“You have to learn to do nothing.” —Pepe Romero
Watching legendary guitarist Pepe Romero teach tremolo was a revelation to me. One of his key points about finger movement in tremolo is timing the reload or return of a after m plucks (as if a and m were alternating) and not after i. As he explains the motion, the movement from a to the string is deliberate or active and from the instant after a plucks our attention moves to m while a unconsciously or passively relaxes. Essentially, the act of doing nothing releases a back to its place to ready for its next stroke. This is counterintuitive, as it would seem more natural to let a remain flexed after m due to the basic sympathetic motion of the fingers. But it is precisely in the case of tremolo that developing independence between a and m, and timing their return, can lead to a better sense of both rhythm and overall movement.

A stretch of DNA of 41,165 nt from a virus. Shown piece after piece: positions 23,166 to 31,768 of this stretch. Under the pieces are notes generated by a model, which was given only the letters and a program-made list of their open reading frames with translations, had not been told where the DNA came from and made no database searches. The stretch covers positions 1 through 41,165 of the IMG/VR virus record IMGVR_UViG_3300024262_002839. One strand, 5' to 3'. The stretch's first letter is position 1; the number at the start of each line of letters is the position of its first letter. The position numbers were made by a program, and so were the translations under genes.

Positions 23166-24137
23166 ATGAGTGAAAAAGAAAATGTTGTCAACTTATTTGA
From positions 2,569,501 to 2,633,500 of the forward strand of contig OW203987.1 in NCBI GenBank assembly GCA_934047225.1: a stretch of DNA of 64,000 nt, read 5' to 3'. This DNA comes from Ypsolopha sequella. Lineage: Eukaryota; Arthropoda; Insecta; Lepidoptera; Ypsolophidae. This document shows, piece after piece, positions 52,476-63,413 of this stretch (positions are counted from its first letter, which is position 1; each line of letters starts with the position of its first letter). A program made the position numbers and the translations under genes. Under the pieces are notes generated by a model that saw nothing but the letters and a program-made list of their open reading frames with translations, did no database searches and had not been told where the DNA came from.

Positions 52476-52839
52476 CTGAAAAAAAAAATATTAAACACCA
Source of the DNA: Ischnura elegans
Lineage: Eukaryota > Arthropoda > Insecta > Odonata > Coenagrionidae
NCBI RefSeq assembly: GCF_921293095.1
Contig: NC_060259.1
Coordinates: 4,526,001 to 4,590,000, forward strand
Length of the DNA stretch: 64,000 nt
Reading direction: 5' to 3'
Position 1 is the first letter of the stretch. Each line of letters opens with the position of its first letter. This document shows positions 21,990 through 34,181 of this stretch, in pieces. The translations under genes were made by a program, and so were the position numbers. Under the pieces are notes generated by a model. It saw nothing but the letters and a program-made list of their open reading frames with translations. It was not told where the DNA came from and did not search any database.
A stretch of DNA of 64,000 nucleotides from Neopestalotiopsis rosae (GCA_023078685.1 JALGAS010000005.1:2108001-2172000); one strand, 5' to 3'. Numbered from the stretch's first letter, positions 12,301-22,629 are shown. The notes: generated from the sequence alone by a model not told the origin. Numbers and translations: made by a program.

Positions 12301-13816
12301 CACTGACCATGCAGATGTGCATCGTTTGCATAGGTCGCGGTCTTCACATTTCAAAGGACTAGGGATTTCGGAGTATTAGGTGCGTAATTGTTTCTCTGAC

Of all the techniques in Mastering Tremolo, focusing on timing the return of a, even for a little bit, has been most helpful to me in evening out my tremolo and reining in the gallop that often occurs into the next beat when playing at high tempos.